As we reported last month, the Obama administration continues to display a commitment to increasingly tough sanctions against Iran and its trading partners. Over the past few weeks, the U.S. Department of the Treasury, Office of Foreign Assets Control (“OFAC”) has published new regulations implementing certain sections of the Iran Threat Reduction and Syria Human Rights Act of 2012 (“ITRA”) and various Executive Orders.

On October 22, 2012,  OFAC published a final rule in the Federal Register changing the name of the Iranian Transaction Regulations, 31 C.F.R. part 560, to the Iranian Transactions and Sanctions Regulations, 31 C.F.R. part 560 (the “ITSR”), and amending the renamed ITSR to implement Executive Order 13599 and certain sections of the National Defense Authorization Act for Fiscal Year 2012. These new regulations add numerous prohibitions, definitions, interpretations, and licensing provisions. Additionally, a host of general licenses that had been included in the Iranian Transactions Regulations have been removed.

The new prohibitions implemented by the October 22 regulations block property of the Government of Iran and any Iranian financial institutions. Specifically, “all property and interests in property of the Government of Iran …[,] of any Iranian financial institution …[, and of] any person determined by the Secretary of Treasury, in consultation with the Secretary of State, to be owned or controlled by, or to have acted or purported to act for or on behalf of, directly or indirectly, any person whose property and interests in property are blocked … are blocked and may not be transferred, paid, exported, withdrawn, or otherwise dealt in.” ITSR § 560.211 (a)-(c). Further, the regulations nullify the “assertion or recognition of any interest in or right, remedy, power, or privilege with respect to” transfers of blocked property. ITSR § 560.212.  The definitions of “Iranian financial institution” and “property; property interest” added in the new regulations are expansive.

Partly because of how broad the new prohibitions are, the regulations also create new general authorizations and specific licenses for certain permitted activities.  Individuals who are U.S. persons and own real property in Iran, for example, are authorized “to engage in transactions necessary and ordinarily incident to the sale of real property in Iran and to transfer the proceeds to the United States, provided that such real property was either acquired before the individual became a U.S. person, or inherited from persons in Iran.” ITSR § 560.543. With certain exceptions, accredited U.S. educational institutions with undergraduate educational or exchange programs in other countries are authorized, among other things, to employ Iranian faculty members, educate Iranian students, and enter exchange agreements with Iranian universities. ITSR § 560.544.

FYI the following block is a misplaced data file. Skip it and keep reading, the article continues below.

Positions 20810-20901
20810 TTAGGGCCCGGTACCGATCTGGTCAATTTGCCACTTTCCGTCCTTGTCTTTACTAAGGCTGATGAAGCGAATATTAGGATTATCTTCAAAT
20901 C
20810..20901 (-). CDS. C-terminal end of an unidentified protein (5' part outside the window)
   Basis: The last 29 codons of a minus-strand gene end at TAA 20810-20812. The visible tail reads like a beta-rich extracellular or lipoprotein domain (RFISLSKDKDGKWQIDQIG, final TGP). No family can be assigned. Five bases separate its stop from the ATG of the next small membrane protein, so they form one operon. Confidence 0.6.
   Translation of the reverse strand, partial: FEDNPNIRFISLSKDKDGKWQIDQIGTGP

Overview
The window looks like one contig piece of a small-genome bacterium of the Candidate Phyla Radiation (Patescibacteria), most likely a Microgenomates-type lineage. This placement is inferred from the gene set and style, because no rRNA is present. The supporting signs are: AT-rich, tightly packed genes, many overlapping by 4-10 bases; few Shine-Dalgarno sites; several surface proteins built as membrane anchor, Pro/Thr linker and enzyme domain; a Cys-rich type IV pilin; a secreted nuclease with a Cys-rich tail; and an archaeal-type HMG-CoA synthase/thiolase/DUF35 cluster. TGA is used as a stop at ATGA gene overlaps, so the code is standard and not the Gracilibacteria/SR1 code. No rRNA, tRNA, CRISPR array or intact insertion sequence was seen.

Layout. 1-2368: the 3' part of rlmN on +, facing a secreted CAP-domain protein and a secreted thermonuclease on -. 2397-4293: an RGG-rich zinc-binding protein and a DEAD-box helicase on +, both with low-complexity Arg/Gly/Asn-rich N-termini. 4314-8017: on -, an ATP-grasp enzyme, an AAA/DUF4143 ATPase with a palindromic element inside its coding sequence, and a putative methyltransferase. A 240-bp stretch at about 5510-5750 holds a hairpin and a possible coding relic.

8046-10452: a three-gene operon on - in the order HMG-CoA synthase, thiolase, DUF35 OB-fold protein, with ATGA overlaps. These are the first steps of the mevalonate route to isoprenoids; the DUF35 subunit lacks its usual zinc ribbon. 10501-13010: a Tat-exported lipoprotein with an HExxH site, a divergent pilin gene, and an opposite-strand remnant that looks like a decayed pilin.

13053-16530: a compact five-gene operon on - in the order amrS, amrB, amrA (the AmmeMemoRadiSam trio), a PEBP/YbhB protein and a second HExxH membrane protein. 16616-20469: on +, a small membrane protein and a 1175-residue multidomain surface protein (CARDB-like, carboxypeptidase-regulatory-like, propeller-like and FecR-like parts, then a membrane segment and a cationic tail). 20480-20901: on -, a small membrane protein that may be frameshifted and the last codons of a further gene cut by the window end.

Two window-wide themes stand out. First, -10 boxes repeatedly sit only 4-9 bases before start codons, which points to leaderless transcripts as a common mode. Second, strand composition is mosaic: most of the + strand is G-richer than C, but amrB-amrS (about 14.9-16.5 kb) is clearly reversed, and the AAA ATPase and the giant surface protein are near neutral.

In addition, nongovernmental organizations and other entities organized under U.S. law can obtain specific licenses to engage in certain projects or activities “designed to directly benefit the Iranian people.” ITSR § 560.545. Licensable activities may include the following:

  • projects to support human rights, democratic freedoms, and democratic institutions and to meet basic human needs;
  • provision of donated professional medical services; and
  • projects…to improve the flow of public information through independent media available to the Iranian public.” Id.

Similarly, specific licenses may be issued to establish and operate news bureaus in the United States by “Iranian organizations whose primary purpose is the gathering and dissemination of news to the general public.” ITSR § 560.549.

OFAC published a Statement of Licensing Procedure on Support of Human Rights-, Humanitarian-, and Democracy-Related Activities with Respect to Iran, as well as a list of frequently asked questions pertaining to the ITSR and the statement of licensing procedure. OFAC also published a list of the basic medical supplies that are eligible for exportation or reexportation to Iran, with certain restrictions, under a new general license set forth in ITSR § 560.530.

Separately, on November 8, 2012, the Federal Register published a final Office of Foreign Assets Control rule amending the Iranian Financial Sanctions Regulations, 31 C.F.R. part 561, to implement sections 214 through 216 of the ITRA.  These changes add additional categories of activities for which foreign financial institutions may be denied permission to establish correspondent account relationships with United States financial institutions. Among other things, the regulations expand the scope of sanctionable activities to include the facilitation of efforts by Iranian financial institutions to support Iran’s acquisition or development of nuclear weapons. ITSR § 561.201 (a)(4). Further, the new regulations, in keeping with the legislative expansion of sanctionable entities, apply not only to those foreign financial institutions that engage in sanctionable activities but also to subsidiaries of those foreign financial institutions. ITSR § 561.201.

As we have noted, the pace of Iran sanctions has accelerated over the past few months and will continue to do for the foreseeable future. As new developments arise, we will continue to provide our analysis here.